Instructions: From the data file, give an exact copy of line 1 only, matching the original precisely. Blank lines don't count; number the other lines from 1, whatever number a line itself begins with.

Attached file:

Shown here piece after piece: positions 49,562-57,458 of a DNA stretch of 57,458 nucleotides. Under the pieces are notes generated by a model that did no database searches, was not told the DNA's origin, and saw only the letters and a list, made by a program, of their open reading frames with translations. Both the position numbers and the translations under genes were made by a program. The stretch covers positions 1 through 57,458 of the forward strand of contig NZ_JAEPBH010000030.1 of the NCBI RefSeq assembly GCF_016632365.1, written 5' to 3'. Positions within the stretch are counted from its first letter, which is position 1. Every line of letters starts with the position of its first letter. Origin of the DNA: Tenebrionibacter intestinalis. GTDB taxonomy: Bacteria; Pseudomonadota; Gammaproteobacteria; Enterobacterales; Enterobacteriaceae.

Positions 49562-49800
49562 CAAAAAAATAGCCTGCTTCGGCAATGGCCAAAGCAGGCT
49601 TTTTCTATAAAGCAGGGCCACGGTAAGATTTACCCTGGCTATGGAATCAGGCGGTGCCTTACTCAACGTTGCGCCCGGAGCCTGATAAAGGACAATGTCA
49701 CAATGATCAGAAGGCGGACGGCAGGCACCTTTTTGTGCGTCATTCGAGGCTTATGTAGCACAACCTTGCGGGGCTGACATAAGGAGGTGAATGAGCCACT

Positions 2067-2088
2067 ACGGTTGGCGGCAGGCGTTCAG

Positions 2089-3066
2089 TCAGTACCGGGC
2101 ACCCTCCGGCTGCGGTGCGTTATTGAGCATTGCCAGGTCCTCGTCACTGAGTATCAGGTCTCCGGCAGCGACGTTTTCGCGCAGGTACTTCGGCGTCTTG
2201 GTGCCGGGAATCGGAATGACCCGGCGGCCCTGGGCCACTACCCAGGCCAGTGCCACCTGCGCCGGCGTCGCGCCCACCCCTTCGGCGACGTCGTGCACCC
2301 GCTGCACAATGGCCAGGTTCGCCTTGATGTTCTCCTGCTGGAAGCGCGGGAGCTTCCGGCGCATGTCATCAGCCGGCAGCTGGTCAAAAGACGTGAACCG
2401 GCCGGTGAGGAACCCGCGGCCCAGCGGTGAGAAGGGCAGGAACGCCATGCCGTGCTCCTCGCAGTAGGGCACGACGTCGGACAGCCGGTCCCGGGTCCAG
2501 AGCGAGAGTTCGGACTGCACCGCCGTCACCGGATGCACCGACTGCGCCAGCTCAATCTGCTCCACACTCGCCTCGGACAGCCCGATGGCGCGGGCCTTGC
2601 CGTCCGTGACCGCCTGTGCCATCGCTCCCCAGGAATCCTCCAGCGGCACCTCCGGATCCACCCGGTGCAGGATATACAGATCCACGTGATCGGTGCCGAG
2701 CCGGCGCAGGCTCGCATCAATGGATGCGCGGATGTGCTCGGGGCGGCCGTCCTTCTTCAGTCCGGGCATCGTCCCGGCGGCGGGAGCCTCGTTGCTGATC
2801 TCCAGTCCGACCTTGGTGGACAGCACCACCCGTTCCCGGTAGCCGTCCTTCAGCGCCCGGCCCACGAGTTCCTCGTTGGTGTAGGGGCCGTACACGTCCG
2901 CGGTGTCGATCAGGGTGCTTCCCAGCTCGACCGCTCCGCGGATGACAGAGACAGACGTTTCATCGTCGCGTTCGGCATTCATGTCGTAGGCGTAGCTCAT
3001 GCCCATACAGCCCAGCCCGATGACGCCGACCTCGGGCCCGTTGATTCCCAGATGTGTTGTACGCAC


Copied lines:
Shown here piece after piece: positions 49,562-57,458 of a DNA stretch of 57,458 nucleotides. Under the pieces are notes generated by a model that did no database searches, was not told the DNA's origin, and saw only the letters and a list, made by a program, of their open reading frames with translations. Both the position numbers and the translations under genes were made by a program. The stretch covers positions 1 through 57,458 of the forward strand of contig NZ_JAEPBH010000030.1 of the NCBI RefSeq assembly GCF_016632365.1, written 5' to 3'. Positions within the stretch are counted from its first letter, which is position 1. Every line of letters starts with the position of its first letter. Origin of the DNA: Tenebrionibacter intestinalis. GTDB taxonomy: Bacteria; Pseudomonadota; Gammaproteobacteria; Enterobacterales; Enterobacteriaceae.